Plastic injection molding is not only a very useful technology for large-scale production, but also in the industrial design process of a product. In this article we explain what plastic injection molding is, its applications, pros and cons.
What is plastic injection molding?
Injection molding is a manufacturing technique that uses plastic to make parts and articles and allows for a wide range of different plastic materials and finishes. It is a process that was invented as far back as the 19th century, but it is still one of the best ways to produce complex parts at low cost, which is why it is considered one of the most popular methods on the planet.
In addition, the injection molding machine uses custom molds to fill them to specification, creating identical copies that can be customized in a variety of ways. Let’s take a look at what this technology is and how it works.
What is the injection molding process?
The process can be subdivided into three phases:
The manufacture of parts by injection molding uses plastic, usually in the form of granules, to be melted inside the machine and then injected into a mold under high pressure. The material is then cooled, solidified and released by opening the two halves of the mold.
To build a mold, there are 4 main phases: design, prototyping, prototype testing – very useful when checking important factors such as the finished surface of the plastic part and how the channel separates from the part – and the implementation of corrections and readjustments to the mold.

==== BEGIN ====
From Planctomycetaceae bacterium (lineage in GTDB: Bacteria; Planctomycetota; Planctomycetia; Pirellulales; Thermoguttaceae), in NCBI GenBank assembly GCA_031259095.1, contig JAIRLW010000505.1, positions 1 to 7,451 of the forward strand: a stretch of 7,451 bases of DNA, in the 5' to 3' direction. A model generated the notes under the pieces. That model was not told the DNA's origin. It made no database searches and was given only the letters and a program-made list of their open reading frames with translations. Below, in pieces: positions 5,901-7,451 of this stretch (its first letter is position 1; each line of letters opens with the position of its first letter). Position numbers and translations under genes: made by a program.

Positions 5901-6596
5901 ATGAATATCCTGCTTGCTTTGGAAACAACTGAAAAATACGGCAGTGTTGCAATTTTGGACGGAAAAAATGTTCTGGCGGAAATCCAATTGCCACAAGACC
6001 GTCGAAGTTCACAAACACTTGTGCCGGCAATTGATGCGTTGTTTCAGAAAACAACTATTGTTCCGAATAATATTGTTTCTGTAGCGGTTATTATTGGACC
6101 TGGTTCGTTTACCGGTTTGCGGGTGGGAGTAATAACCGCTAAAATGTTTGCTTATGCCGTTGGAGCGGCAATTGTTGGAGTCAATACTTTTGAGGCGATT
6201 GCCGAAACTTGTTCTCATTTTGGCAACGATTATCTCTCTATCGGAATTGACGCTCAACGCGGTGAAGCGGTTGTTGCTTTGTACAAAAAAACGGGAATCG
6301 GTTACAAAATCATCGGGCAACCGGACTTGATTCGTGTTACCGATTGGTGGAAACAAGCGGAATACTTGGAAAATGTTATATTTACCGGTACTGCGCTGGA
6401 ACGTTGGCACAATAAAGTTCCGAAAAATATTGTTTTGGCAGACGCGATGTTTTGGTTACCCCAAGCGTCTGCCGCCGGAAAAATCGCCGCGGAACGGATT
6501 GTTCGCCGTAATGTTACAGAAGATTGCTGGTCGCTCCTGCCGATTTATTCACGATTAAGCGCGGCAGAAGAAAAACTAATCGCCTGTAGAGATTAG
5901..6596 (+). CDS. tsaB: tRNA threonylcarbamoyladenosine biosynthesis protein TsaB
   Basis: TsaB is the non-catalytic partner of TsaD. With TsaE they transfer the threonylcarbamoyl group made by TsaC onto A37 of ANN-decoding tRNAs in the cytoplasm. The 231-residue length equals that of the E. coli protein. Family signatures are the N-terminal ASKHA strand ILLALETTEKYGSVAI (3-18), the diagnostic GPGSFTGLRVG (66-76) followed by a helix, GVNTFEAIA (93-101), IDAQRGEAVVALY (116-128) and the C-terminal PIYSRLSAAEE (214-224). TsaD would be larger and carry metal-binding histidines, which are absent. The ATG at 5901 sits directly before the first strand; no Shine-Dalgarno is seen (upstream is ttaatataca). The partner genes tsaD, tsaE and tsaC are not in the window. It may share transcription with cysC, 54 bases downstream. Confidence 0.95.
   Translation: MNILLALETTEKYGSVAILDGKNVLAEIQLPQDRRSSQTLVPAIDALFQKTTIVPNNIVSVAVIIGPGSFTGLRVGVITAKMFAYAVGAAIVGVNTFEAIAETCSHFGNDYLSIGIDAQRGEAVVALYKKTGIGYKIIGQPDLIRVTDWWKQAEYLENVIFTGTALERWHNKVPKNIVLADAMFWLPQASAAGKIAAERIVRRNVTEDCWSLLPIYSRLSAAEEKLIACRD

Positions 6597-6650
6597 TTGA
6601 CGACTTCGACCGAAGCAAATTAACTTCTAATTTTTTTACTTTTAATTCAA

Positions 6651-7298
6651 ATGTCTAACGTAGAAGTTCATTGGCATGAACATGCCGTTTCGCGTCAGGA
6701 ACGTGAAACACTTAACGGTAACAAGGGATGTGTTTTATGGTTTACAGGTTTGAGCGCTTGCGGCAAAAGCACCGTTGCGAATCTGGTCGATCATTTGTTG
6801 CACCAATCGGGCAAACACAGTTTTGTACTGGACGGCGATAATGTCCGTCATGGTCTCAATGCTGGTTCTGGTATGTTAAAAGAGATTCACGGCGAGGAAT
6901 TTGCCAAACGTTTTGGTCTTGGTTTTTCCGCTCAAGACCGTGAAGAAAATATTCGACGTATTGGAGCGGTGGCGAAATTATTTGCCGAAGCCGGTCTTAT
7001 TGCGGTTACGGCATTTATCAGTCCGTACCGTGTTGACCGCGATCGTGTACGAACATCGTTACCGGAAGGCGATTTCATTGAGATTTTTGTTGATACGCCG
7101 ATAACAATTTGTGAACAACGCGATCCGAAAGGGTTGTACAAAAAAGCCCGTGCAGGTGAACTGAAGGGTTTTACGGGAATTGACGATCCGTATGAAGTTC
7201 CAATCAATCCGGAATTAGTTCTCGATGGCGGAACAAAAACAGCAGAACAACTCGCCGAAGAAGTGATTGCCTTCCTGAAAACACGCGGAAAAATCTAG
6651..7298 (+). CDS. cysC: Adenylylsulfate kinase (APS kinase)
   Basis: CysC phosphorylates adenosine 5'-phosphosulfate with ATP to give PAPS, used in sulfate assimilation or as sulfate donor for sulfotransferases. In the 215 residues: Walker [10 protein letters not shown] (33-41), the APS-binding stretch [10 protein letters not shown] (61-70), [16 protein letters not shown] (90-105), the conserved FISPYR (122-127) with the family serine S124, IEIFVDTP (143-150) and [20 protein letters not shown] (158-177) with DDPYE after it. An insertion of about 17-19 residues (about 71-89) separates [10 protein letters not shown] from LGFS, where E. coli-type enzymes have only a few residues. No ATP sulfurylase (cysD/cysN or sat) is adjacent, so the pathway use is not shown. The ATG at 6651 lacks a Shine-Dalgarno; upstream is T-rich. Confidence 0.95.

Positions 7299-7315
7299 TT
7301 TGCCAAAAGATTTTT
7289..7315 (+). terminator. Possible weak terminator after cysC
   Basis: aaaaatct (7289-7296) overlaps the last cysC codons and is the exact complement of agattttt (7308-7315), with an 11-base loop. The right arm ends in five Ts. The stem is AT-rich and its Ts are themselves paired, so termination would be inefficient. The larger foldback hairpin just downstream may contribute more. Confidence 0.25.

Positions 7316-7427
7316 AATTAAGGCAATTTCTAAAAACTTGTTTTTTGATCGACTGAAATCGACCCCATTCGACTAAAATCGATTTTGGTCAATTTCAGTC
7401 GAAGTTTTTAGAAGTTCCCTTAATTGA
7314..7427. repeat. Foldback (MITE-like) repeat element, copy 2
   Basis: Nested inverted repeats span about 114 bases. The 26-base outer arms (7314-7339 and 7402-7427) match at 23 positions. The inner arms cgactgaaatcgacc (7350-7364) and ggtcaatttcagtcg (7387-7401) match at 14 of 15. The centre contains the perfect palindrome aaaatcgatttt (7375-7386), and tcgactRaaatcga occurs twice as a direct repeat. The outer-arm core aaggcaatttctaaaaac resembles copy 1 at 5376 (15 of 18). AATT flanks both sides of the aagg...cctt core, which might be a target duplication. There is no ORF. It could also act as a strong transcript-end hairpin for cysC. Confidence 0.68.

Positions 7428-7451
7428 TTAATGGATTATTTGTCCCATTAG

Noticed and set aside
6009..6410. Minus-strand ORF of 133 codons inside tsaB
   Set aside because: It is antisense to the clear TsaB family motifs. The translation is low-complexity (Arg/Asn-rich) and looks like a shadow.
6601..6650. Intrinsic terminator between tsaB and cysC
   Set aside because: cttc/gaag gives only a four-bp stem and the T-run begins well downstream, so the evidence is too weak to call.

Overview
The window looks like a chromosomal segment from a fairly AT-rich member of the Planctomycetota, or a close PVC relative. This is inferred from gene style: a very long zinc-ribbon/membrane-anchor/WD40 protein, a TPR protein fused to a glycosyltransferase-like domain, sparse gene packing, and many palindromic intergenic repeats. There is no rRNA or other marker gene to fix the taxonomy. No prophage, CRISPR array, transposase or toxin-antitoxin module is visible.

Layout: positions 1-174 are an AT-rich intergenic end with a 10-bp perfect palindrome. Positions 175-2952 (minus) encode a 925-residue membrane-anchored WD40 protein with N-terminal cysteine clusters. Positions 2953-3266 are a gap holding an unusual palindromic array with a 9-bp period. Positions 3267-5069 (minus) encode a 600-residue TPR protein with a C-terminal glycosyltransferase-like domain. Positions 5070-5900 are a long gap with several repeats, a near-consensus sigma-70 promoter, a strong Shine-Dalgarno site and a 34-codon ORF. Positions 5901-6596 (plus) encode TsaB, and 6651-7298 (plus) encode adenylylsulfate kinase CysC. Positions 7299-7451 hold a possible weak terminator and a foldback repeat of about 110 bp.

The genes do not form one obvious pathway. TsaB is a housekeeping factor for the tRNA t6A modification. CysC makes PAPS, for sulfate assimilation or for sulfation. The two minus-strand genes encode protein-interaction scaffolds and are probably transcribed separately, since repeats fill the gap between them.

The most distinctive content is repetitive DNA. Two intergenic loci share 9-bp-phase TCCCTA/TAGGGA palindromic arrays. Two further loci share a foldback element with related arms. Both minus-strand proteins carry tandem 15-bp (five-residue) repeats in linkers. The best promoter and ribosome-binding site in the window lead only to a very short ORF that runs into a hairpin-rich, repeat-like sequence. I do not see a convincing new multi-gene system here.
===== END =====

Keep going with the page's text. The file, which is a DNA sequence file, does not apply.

Thanks to this process, a predefined, fixed-size plastic product can be produced with reduced production costs, which means that the entire process is much more cost-effective.
It should be borne in mind that the parts used in the injection molding technique must be carefully designed, as it is necessary to create the right mold, usually using materials such as steel or aluminum, for the subsequent mass production of the plastic parts.
What plastics are used and their applications
Plastic molded parts are made from thermoplastics, as they are composed of polymers that are capable of melting at high temperatures and solidifying at low temperatures. Unlike thermosetting plastic material, which burns if overheated, thermoplastics can be heated and cooled several times before they degrade beyond their use.
Most commonly for injection molding, thermoplastics are used in pellet form. However, plastic pellets can also be mixed with colorants to give the parts a particular color, recycled material and even glitter or other special additives.
Most common types of thermoplastics
- Acrylonitrile Butadiene Styrene (ABS)
ABS is a rigid, lightweight material that is very popular for plastic injection molding. For example, Lego blocks are made from this material.
They are transparent, impact resistant and can withstand high levels of plastic deformation without breaking or cracking. They are used to make eyeglass lenses, medical devices, mobile devices and even bulletproof glass.